The reductions in NOx concentrations, averaged over each week, are presented in table 1. There is very little difference between week 1 and 2. This corroborates our week 1 analysis and also shows that the large reductions in traffic pollution in our major cities seen during week 1 of lockdown have been maintained during week 2.

Table 1: Changes in week-average NOx concentrations compared to the norm for this time of year (based on 2015-2019).

 

Week 1

Week 2

Week 1 & 2 combined

Queen Street, AKL

-61 %

-59 %

-60 %

Henderson, AKL

-65 %

-71 %

-68 %

Takapuna, AKL

-68 %

-75 %

-72 %

Penrose, AKL*

-49 %

-72 %

-61 %

Willis Str, WTN

-76 %

-74 %

-75 %

Riccarton Rd, CHC

-79 %

-78 %

-79 %

*not included in our previous update

In our week 1 update we did not report the degree to which weekly NOx concentrations may normally fluctuate due to weather variations. This is approximately +/- 40 % for NOx. The fact that reductions higher than this have been reported consistently for two weeks at all sites allows us to conclude that the reductions during the 2 weeks of lockdown are caused mostly by reductions in traffic, not changes in the weather.

The reductions are of a similar magnitude to reductions in traffic during week 1 as reported by NZTA on 8th April (table 2). These reductions relate to particular locations on the State Highway network which do not match the location of air monitoring stations, but may be taken as indicative of each city in the absence of more detailed information.

Table 2: Average week 1 reductions in NOx and traffic data provided by NZTA

 

Average NOx reduction

Average traffic volume reduction

Auckland

-65 %

-76 %

Wellington

-76 %

-82 %

Christchurch

-79 %

-77 %

 

It is still too early to fairly compare these reductions to those observed overseas as not all data is available or comparable. However, one recent analysis has indicated reductions in the UK over the period 1st – 30th March of 20 – 40 %. The larger reductions observed in Auckland may be due to differences in the extent of lockdown and traffic reduction, but also because of New Zealand’s isolation which means that we are not exposed to air pollution from neighbouring countries.

2. Particulate matter (traffic, heating, industrial and natural sources) in Auckland

The reductions in PM10 concentrations, averaged over each week, are presented in table 3. Like NOx, there is very little difference between week 1 and 2. Reductions are smaller than for NOx but this is almost certainly because a large proportion of PM10 in Auckland at this time of year is sea salt generated by breaking surf which will not be impacted by the lockdown.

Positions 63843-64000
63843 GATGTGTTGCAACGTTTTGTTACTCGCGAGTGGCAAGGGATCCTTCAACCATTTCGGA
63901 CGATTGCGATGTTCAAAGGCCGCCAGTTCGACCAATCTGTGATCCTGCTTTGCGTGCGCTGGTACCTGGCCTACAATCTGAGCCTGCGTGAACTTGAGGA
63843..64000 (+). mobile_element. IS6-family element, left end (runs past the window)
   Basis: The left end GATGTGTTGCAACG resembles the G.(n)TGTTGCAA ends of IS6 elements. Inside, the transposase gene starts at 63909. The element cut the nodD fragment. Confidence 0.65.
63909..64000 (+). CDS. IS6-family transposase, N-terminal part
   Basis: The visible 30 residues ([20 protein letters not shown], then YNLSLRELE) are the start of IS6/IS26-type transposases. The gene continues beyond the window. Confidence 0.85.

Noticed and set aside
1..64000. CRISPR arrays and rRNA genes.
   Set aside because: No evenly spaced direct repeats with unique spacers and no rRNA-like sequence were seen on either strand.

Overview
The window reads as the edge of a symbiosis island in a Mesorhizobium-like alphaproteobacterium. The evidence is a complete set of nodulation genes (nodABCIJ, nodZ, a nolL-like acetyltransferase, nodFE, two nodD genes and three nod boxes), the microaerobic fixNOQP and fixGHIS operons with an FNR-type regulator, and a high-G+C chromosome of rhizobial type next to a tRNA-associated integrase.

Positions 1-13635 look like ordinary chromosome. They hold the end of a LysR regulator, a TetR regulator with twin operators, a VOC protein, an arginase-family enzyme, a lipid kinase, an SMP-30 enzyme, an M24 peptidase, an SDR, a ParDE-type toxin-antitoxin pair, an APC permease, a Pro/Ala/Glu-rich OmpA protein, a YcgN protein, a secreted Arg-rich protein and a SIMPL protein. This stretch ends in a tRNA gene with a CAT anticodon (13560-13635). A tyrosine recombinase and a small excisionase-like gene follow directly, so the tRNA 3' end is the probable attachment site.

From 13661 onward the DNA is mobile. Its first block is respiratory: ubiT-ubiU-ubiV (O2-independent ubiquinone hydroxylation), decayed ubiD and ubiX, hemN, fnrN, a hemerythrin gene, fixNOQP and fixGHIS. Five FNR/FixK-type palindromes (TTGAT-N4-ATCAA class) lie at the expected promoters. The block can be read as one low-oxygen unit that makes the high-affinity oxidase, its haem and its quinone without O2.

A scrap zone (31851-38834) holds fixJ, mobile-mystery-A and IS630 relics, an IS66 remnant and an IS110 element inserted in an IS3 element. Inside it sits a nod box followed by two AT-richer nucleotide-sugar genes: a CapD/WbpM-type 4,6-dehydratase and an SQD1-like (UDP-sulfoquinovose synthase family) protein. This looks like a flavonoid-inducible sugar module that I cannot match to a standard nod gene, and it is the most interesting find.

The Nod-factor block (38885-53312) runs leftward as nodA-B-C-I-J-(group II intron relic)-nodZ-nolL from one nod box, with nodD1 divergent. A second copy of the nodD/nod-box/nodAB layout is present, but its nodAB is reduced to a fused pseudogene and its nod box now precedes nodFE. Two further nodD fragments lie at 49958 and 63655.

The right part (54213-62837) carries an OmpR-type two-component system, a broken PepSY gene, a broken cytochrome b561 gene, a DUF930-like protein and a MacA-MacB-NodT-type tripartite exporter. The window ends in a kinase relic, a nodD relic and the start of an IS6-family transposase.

Table 3: Changes in week-average PM10 concentrations compared to the norm for this time of year (based on 2015-2019).

 

Week 1

Week 2

Week 1 & 2 combined

Queen Street, AKL

-32 %

-44 %

-38 %

Henderson, AKL

-31 %

-38 %

-35 %

Takapuna, AKL

-45 %

-42 %

-44 %

Penrose, AKL

-26 %

-39 %

-33 %

Glen Eden, AKL

-26 %

-30 %

-28 %

Papatoetoe, AKL

-36 %

-37 %

-37 %

Patumahoe, AKL

-18 %

+1 %

-9 %

*based on one year of historic data only (2018)

Concentrations of PM10 in urban Auckland usually fluctuate above and below season-average concentrations by 20 – 30 %, largely due to fluctuations in the weather. During week 1 and 2 of level-4 lockdown PM10 concentrations have fallen by 26 – 53 % (average 37 %) as observed at 7 urban monitoring stations across the region. Changes in PM10 at Patumahoe (a reference rural station outside Pukekohe) are well within the normal variation further indicating that the reductions across urban Auckland can probably be attributed to reductions in traffic.

3. Particulate matter from home heating

Whereas we would normally expect PM10 to start rising at the start of April due to the beginning of the home heating season. With more people at home for longer during lockdown, there is a possibility of heating emissions being higher than normal this year.

There is no clear evidence of PM10 rising in Auckland yet, possibly due to the warm weather during the lockdown period so far.

Across the towns of lower South Island (from Timaru to Invercargill) this effect is usually stronger as it gets colder faster. However, PM10 levels are currently approximately normal for the time of year.

We’ll be keeping a watch on this and providing an update later in April.

 

Read more updates on the changes in NZ air quality due to COVID-19 level 4 lockdown.

Contact

Principal Scientist - Air Quality
Research subject: Air QualityAtmospherePollution